man's salvation. / answer that. As stated above


to

(A. i), the

New Law had


are

make such

prescriptions

or prohibitions alone as

essential for the reception or right use of grace.

And

since

we cannot

but through Christ alone, hence Christ of Himself instituted the sacraments whereby we obtain grace: viz., Baptism, Eucharist, Orders
of ourselves obtain grace, of the ministers of the

New Law, by

the institution of the

and seventy-two disciples, Penance, and indisHe promised Confirmation through soluble Matrimony. the sending of the Holy Ghost: and we read that by His institution the apostles healed the sick by anointing them
apostles

309
with
oil

CONTENTS OF THE NEW LAW


(Mark Law.
v\.

Q. io8. Art.

13).

These are the sacraments


is

of the

New

The

right use of grace

by means

of

works

of charity.

These, in so far as they are essential to virtue, pertain to

the moral precepts, which also formed part of the Old Law. Hence, in this respect, the New Law had nothing to add as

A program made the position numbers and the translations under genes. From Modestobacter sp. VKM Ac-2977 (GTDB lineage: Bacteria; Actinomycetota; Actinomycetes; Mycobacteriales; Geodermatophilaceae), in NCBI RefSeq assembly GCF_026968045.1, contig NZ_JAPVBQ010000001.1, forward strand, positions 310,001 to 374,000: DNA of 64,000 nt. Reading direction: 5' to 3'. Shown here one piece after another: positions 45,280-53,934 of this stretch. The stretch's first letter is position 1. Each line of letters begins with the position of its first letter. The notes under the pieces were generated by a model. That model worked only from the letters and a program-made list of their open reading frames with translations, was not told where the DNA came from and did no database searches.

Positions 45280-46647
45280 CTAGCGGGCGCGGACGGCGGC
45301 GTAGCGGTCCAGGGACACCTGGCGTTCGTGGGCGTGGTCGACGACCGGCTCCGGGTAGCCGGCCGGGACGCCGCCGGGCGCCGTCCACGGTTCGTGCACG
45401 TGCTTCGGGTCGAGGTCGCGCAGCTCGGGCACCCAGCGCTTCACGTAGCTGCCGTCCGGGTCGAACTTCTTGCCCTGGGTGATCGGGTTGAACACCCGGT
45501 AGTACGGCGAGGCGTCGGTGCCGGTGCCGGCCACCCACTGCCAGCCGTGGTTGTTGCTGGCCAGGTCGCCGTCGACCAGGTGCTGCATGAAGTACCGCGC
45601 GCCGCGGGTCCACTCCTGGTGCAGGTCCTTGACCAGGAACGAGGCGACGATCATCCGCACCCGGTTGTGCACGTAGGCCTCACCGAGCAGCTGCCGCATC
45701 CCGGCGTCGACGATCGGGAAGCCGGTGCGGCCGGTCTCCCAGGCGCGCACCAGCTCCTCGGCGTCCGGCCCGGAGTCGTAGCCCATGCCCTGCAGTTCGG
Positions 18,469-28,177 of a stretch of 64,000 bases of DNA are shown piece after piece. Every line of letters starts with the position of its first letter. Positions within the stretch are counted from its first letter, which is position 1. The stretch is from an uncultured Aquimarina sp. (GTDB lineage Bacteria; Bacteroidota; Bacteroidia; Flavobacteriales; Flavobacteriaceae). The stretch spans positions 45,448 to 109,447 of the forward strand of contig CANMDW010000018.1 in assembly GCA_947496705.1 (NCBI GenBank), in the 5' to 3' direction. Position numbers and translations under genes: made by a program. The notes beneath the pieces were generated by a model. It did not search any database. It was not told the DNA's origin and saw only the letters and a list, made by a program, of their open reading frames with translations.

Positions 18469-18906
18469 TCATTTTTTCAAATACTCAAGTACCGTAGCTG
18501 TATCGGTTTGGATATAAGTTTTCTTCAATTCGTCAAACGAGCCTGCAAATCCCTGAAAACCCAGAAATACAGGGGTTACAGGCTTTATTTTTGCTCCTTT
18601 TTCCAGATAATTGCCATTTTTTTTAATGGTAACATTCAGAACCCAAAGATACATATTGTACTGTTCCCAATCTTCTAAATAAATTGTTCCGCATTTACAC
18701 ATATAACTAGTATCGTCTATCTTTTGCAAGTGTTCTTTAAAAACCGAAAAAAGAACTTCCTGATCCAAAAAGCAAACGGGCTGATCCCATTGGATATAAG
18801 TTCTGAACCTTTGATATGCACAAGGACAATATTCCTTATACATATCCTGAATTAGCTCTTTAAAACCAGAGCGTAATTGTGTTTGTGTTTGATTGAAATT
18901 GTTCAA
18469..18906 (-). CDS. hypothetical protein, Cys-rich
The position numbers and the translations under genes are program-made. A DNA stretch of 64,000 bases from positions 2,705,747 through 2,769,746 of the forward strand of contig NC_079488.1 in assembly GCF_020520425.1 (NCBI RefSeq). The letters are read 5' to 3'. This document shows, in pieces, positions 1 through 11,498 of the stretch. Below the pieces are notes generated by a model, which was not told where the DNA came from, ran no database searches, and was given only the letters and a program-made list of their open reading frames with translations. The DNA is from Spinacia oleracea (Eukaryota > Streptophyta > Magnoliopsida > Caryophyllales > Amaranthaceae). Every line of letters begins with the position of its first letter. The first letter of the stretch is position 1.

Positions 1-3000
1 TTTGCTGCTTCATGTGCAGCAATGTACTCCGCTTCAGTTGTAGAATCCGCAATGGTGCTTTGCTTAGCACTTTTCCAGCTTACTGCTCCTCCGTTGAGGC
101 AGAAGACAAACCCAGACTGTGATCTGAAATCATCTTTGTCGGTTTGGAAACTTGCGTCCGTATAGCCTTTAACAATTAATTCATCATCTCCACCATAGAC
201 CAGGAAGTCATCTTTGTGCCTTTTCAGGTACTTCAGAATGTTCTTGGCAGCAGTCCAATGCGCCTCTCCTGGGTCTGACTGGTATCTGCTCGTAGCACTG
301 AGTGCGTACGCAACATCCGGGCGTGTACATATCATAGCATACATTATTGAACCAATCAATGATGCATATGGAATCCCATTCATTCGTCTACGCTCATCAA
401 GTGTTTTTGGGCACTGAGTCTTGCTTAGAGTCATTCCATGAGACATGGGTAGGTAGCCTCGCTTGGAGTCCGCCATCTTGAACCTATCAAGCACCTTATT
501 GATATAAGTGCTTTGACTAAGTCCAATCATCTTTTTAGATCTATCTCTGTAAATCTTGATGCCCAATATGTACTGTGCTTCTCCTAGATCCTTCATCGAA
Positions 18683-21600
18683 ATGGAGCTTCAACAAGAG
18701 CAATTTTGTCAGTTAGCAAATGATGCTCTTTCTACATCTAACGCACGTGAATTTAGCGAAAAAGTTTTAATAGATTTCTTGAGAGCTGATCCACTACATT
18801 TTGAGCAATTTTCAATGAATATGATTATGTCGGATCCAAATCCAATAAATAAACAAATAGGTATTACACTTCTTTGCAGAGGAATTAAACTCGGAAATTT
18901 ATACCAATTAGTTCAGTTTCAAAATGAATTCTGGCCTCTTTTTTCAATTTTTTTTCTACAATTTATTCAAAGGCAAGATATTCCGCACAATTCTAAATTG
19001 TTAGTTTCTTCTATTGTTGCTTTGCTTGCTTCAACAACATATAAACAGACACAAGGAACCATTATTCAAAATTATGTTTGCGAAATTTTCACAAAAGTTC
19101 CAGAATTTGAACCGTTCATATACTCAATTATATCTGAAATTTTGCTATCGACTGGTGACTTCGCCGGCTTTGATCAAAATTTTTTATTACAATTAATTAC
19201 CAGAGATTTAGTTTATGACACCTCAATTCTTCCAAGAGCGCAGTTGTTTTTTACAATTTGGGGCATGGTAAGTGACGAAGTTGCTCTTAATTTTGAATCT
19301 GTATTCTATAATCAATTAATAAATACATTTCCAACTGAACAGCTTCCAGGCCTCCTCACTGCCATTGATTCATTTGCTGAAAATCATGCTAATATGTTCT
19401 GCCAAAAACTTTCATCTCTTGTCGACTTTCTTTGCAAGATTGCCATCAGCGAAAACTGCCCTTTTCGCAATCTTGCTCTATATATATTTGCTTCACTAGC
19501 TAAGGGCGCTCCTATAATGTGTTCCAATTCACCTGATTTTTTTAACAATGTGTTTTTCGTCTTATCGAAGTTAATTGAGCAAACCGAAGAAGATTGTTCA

regards external action.

The determination of these works


XCIX.,

in their relation to the divine worship, belongs to the cere-

monial precepts of the Law; and, in relation to our neighbour, to the judicial precepts, as stated above (Q.

A.
in

4).

And

therefore, since these determinations are not

connected with inward grace wherein the Law consists, they do not come under a precept of the New Law, but are left to the decision of man; some relating to inferiors, as when a precept is
themselves
necessarily

given

to

an

individual;

others,

relating

to

superiors,

temporal or spiritual, referring, namely, to the common good. Accordingly the New Law had no other external works to determine, by prescribing or forbidding, except the sacraments, and those moral precepts which have a necessary connection with virtue, for instance, that one must not
kill,

or steal,

and so

forth.